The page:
As she wends through the canal leading into the bay, her boat passes under a small, arched bridge. She is alone, strong and slight, a bit of complexity passing over the stillness of the water. Tonight her friend will prepare something for her to eat and wait with it on the bridge. But as the hour approaches, the scene, suffused in the classical tradition of painterly composition, remains as it is. Left to resemble cave sketchings or sand art, time does not move. Hair slicked, shoes polished, the story remains steadfast, indifferent to the observer, needs in tow. The vignette is later described as night fishing.
We are attracted to every aspect of life that represents a last illusion yet unshattered. There comes a time when each action emblematic of a principle is graphically depicted in icons crafted for public consumption, a visual etymology a lot like ancient Chinese. The scroll reads best if it is understood as the musings of an outsider: On Tuesdays and Saturdays an unholy mixture of wheat and corn in discordant fields. On most any day, in a wind of pigeons or in complexity theory, the measure of information in a message is our inability to shorten it—tongue, tail, or wing.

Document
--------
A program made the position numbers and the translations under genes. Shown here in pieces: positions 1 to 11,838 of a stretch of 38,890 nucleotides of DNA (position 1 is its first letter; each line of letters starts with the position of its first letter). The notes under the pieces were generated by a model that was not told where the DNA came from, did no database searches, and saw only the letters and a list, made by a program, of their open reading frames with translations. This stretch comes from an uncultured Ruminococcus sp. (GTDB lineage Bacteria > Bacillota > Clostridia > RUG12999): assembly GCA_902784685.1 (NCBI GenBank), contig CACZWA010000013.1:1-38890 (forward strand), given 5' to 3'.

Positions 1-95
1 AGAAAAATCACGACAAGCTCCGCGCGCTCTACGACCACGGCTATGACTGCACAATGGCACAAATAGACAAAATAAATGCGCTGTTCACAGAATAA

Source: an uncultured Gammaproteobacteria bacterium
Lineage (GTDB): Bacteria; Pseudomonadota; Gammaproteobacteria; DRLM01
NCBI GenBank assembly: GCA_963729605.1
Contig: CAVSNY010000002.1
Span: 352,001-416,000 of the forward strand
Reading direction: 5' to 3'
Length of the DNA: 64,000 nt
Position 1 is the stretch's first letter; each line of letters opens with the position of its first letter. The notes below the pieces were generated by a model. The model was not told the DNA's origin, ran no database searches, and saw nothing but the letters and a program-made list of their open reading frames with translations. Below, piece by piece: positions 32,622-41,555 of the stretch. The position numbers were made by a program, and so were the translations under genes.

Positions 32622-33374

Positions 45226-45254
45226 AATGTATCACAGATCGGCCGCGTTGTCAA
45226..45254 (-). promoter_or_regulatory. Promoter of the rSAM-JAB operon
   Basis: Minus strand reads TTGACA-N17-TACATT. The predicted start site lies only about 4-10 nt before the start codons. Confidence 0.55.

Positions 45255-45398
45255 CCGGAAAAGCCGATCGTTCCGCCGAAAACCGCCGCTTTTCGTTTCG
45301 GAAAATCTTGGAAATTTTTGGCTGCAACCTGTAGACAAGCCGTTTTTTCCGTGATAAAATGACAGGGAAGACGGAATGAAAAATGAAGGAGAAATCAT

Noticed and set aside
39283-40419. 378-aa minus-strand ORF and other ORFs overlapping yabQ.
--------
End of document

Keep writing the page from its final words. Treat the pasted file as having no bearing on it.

Unusually high gates: But everyone knows that a scholar or the relative
of a cardinal lives in the guesthouse. Songs and laughter, ducks in pairs,
newly arrived swallows over the morning sand. Now and again vineyards
at dusk, now and again at war. The rumor of a forsaken man drenched in
sunlight, rain dripping from his shoulders. The important instant comes
when he emerges in silhouette: A black figure risen from a ditch carved
from the bog acres before he was born.
Night Fishing: The first statement of section two condenses a sentence in Marcel Proust’s Remembrance of Things Past.
Organizing a Piece of Cheese: The poem is influenced by Johannes Bobrowski and Czeslaw Milosz. The third and fourth sentences of section one paraphrase Micah, 6:8 in the Torah.